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Pharmacy organizations sound off on PDUFA amendment
June 1st, 2012
ALEXANDRIA, Va. – Five pharmacy trade groups have written to Congress to voice their opposition to an amendment to the Food and Drug Administration Safety Innovation Act, saying it could delay patients timely relief from chronic pain and hike drug costs.
The National Community Pharmacists Association said Thursday that NCPA and the National Association of Chain Drug Stores, American Pharmacists Association, Food Marketing Institute and International Academy of Compounding Pharmacists this week sent a letter to every senator and representative regarding an amendment by Sen. Joe Manchin (D., W.Va.) that changes the classification of common, hydrocodone-containing pain relief products from Schedule III to the more restrictive Schedule II under the Controlled Substances Act.
"We understand the concerns about diversion and abuse of these products and we share these concerns," the pharmacy groups stated in the letter. "Nevertheless, moving all of these hydrocodone products to Schedule II will result in significant barriers for patients who have a legitimate need for these products, and it will result in adding to the nation's health care costs with no assurance of a reduction in diversion and abuse."
Compared with Schedule III medicines and other prescription drugs, Schedule II medications can't be prescribed as easily by doctors (and in some states, nurse practitioners) and are more expensive for pharmacies to obtain, stock and dispense because government requirements, the pharmacy organizations explained.
They noted that their opposition to the Manchin amendment centers on two key issues: its impact on patient care and the pharmacy's cost of dispensing.
The quality of life of patients suffering from chronic pain — especially long-term care patients — is at risk if the amendment becomes law, according to the groups. For example, they said, prescribers could no longer phone in prescriptions for these products to pharmacies, electronic prescribing of Schedule II medicines is illegal in some states, and these prescriptions can't be refilled.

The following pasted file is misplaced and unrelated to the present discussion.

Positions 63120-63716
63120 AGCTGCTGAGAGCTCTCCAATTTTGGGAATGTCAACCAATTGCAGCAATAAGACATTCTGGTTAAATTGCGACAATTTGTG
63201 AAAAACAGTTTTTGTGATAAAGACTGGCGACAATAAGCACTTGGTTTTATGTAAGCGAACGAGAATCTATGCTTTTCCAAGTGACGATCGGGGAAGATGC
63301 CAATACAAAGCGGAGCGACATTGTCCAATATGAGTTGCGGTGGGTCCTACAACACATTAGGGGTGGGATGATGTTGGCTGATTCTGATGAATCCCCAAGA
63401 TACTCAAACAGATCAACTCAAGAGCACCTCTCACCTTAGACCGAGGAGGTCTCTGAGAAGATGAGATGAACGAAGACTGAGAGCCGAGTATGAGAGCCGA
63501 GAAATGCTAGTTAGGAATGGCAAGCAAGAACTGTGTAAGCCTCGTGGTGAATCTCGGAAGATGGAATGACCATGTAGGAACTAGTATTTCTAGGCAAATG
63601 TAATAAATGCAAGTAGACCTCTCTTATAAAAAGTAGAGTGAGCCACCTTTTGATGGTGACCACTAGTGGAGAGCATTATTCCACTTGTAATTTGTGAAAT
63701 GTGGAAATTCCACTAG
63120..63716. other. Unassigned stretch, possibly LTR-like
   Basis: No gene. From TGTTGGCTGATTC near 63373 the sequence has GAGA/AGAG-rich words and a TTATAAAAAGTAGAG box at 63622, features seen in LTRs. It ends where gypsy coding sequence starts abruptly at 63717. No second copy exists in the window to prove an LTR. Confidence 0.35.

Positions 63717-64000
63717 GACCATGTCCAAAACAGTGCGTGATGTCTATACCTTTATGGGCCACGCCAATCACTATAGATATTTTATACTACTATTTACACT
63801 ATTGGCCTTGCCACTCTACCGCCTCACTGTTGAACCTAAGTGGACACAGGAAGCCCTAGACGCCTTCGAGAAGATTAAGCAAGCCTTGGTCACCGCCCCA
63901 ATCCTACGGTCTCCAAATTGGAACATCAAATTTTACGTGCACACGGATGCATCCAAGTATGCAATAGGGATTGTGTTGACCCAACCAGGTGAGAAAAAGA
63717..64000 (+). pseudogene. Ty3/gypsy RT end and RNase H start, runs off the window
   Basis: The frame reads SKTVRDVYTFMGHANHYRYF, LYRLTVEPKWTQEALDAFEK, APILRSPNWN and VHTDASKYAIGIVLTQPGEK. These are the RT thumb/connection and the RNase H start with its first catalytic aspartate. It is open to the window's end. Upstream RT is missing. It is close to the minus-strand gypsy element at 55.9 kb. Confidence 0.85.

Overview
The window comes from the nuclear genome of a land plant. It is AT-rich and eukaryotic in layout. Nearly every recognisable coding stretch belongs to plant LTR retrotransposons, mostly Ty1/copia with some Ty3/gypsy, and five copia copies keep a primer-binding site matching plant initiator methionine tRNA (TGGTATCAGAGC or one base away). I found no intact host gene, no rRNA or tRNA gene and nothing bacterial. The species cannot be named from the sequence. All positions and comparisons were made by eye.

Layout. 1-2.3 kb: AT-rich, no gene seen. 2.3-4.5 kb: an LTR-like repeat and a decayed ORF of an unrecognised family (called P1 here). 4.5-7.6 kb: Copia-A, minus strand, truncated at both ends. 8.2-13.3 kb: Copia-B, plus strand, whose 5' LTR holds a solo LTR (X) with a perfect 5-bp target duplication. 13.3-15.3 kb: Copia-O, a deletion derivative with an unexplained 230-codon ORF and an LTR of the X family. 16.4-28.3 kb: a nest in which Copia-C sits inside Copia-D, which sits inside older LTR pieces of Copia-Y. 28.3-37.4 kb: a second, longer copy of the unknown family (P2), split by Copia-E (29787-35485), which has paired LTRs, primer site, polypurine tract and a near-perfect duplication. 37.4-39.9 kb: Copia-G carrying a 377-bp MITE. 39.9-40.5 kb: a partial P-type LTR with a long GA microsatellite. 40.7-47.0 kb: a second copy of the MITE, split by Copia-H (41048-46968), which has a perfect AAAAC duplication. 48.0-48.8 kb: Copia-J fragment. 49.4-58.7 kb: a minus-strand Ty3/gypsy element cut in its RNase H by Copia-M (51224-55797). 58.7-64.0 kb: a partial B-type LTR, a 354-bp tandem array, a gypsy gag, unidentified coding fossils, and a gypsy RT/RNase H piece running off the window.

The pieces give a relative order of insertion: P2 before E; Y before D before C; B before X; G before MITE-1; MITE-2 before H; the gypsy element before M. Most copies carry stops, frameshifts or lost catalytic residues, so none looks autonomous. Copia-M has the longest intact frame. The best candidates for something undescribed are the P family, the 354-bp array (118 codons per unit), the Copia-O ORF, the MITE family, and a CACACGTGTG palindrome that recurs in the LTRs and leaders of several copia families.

In addition, higher pharmacy dispensing costs would result from the amendment, including much higher administrative expenses, because of recordkeeping, inventory management and storage requirements. For instance, the groups explained, most pharmacies would need larger safes to store the dozens of dosage forms and strengths of the products covered by the amendment. Some states require that pharmacies do a perpetual inventory count of Schedule II products on a pill-by-pill basis, they pointed out, adding that such costs would ultimately be borne by all patients and health plan sponsors.
The pharmacy organizations contend that with a compressed time frame to pass the Prescription Drug User Fee Act (PDUFA) reauthorization legislation, Sen. Manchin's amendment was incorporated without much deliberation into the legislation that passed the Senate on May 24. The House of Representatives passed its version of the PDUFA bill on May 30. Lawmakers are expected to reconcile differences between the Senate and House bills soon.
An NCPA survey of more than 250 community pharmacists conducted May 25 to 29 backs up the pharmacy groups' concerns regarding the amendment, the association noted. Pharmacists polled overwhelmingly indicated that the proposal would likely delay prescribing and dispensing of these medicines, resulting in needless suffering for patients afflicted by chronic pain, particularly in nursing homes and other long-term care settings, according to NCPA. And to satisfy the more stringent Schedule II conditions, pharmacists surveyed said they would have to extend staff pharmacist hours — in some cases hire additional pharmacists — and install bigger safes.